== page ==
Walking to work has changed my life for the better.
I developed a ‘fuck it, what can we do anyway?’ attitude.
I care deeply about the environment and humanity’s role in it. In 2018 I joined the 2050 Climate Group’s Young Leadership Development Programme to pick up important skills to support Scotland towards an environmentally conscious future. It was a fantastic experience but a difficult one too. As I began to learn more about the gravity of the situation facing us, I became incredibly angry. I developed a 'fuck it, what can we do anyway?' attitude. I lost hope.
Then it was Christmas, and my wife was generous as always and gifted me a number of books. One book was titled 'Being the Change: Live Well and Spark a Climate Revolution' by Peter Kalmus. It’s a book about climate change, it’s honest about the reality of the challenge facing humanity. Furthermore, Peter’s book is practical. He provides concrete actions an individual can take to limit their contribution to climate damage and how it can actually be a joy. This book lifted me out of my environmental funk. It changed my perspective, and while I am still angry, I have found hope again. One thing Peter talks about that got me reflecting on my own life the most was his life changes to limit his reliance on fossil fuels. He did this by adopting an active travel lifestyle. I figured this was a good place to start. I finished Peter’s book in January, and February I started walking to work.
I’m pushing 250 miles.
I challenged myself to walk to work, every day, for the entire month. My commute is 2.5 miles, it’s not a ludicrous distance but 5 miles a day 4 days a week (In February I was also experimenting with a 4 day week, more on that in a future blog post probably) starts to add up if you keep at it. It’s now the beginning of April, and I’m pushing 250 miles. I’d like to share how this challenge has fundamentally changed my life.
Two months on and I’m still walking every day. I feel fantastic. More than that, I feel like I’m thriving.
I’m fitter than I have ever been and I’ve not had to step foot in a gym. Walking to work gives me the exercise I need to keep physically healthy. The mental benefits have come in spades too; walking each morning is good for the mind.
I thought the time commitment would be a strain on my ability to do things for my family: cook, get groceries, post letters (what is this the 90s?), etc. But it hasn’t. It's now easier. I now shop at independent local businesses more than ever because they’re on my route home. I don’t have to fuss with getting off at the right bus stop, because the right stop is where I make it!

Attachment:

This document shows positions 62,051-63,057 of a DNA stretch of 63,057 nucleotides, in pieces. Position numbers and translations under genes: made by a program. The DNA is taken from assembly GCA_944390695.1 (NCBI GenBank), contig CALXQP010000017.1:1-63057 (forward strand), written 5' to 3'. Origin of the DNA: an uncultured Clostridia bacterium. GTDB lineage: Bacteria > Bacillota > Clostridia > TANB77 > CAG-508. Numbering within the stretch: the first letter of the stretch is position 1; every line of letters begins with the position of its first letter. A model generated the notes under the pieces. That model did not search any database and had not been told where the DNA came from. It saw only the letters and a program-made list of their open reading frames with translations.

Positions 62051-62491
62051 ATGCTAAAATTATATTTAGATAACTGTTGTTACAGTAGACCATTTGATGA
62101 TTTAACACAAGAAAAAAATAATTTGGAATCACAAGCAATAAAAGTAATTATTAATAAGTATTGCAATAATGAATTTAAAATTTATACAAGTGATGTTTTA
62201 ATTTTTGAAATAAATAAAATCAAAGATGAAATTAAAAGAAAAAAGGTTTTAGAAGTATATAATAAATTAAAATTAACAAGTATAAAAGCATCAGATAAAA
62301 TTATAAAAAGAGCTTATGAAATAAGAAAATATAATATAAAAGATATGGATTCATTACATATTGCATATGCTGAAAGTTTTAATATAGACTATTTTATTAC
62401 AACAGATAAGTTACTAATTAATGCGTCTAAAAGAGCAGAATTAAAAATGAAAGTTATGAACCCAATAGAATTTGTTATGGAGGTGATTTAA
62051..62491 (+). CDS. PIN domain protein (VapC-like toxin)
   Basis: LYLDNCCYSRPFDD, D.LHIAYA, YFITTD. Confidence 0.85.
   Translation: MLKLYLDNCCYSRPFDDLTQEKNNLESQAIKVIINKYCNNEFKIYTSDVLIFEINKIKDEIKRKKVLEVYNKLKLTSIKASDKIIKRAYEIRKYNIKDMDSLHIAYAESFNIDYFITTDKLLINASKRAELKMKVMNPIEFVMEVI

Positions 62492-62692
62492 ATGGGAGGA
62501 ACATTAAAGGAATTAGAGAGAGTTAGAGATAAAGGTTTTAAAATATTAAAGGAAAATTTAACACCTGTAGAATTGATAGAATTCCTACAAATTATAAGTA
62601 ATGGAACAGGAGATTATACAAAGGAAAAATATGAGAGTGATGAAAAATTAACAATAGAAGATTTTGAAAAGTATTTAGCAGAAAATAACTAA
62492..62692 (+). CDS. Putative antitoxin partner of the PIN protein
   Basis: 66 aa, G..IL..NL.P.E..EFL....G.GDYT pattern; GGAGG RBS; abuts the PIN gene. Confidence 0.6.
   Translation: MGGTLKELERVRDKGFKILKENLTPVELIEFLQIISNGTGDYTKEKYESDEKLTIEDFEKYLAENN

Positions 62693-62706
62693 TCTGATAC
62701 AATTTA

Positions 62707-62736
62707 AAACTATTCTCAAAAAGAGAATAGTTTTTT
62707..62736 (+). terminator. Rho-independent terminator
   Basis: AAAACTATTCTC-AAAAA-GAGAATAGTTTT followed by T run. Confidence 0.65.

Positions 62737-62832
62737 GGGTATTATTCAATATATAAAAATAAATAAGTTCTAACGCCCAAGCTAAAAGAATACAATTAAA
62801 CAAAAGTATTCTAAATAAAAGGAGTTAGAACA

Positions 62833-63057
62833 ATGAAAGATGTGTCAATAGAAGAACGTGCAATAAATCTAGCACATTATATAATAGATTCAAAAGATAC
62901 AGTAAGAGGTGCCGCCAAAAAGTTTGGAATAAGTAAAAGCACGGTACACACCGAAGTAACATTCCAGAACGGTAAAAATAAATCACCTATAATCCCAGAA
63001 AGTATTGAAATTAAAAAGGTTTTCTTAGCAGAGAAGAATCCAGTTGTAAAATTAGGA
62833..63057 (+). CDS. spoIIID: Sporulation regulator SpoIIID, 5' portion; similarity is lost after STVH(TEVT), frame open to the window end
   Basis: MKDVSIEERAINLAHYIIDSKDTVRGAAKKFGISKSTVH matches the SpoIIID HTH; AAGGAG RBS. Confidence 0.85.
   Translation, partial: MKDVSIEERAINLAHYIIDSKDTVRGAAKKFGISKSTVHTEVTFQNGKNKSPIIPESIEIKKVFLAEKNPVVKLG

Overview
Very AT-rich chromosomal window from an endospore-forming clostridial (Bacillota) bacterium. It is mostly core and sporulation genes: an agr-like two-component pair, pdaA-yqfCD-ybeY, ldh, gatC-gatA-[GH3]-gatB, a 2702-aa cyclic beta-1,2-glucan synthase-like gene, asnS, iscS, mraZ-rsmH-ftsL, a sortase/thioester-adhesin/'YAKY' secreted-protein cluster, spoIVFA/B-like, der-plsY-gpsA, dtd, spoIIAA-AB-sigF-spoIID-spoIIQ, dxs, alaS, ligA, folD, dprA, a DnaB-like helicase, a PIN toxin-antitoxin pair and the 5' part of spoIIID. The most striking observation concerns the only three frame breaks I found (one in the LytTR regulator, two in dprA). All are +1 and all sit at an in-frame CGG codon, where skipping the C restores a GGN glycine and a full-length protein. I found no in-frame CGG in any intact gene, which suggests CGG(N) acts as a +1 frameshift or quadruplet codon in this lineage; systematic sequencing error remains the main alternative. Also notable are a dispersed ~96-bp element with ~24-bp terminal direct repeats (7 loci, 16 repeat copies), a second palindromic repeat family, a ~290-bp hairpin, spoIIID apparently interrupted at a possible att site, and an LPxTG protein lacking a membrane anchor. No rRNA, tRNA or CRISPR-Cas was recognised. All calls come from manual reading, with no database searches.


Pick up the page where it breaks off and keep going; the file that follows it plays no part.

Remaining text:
I feel more confident with environmental activism than I did before. Walking to work has empowered me to challenge others and engage more in the fight to protect the biosphere. I used to shy away from confrontation and seethe silently, now I have constructive debates and feel my arguments carry more weight than before.
The last surprise outcome I want to share is the discovery of a new hobby. I have a camera, and this camera had sat more or less unused since I bought it. For one reason or another, I decided to dust it off and start photographing what I see on my walks to work. My slow commute to work can now extend to over 2 hours! I’m spending a good portion of my time photographing the beautiful things I’ve started to see thanks to slowing down. You can find some examples of my photographs at the end of this post (for more check out @beardoptics on Instagram).
Everyone lives a busy life, and time for whatever reason always feels a scarce resource.
While it has been more or less as simple as putting one foot in front of the other, there has been one significant challenge: time. Walking 2-3 hours a day isn’t insignificant. Everyone lives a busy life, and time for whatever reason always feels a scarce resource. I work full time (4 days didn’t last), I have a dog that needs walks, meals to cook, and a wife I adore and love to spend time with. That’s a short but important list. Importantly, it’s a short list. If I want to walk to work every day and take photos as I go, and make good on my commitments, then my priorities had to change. I’ve cut out a shed load of other things I thought I was interested in or had to do. Truthfully though, when I assessed my priorities and passions in life, cutting out all the stuff that kept me busy has been a marvellous decision.
Walking to work has got me fit, made things easier, got me politically active, and brought out my creativity. It’s helped me prioritise my life and made me appreciate the importance of the limited time we have. It was an easy decision and the time investment has brought me riches. Active travel has been fundamentally life-changing for me. This article, this blog I’m starting, has been set up to share my experiences with active travel and how the action of slowing down and putting some distance between ourselves and fossil fuels can make a difference.
Thank you for reading.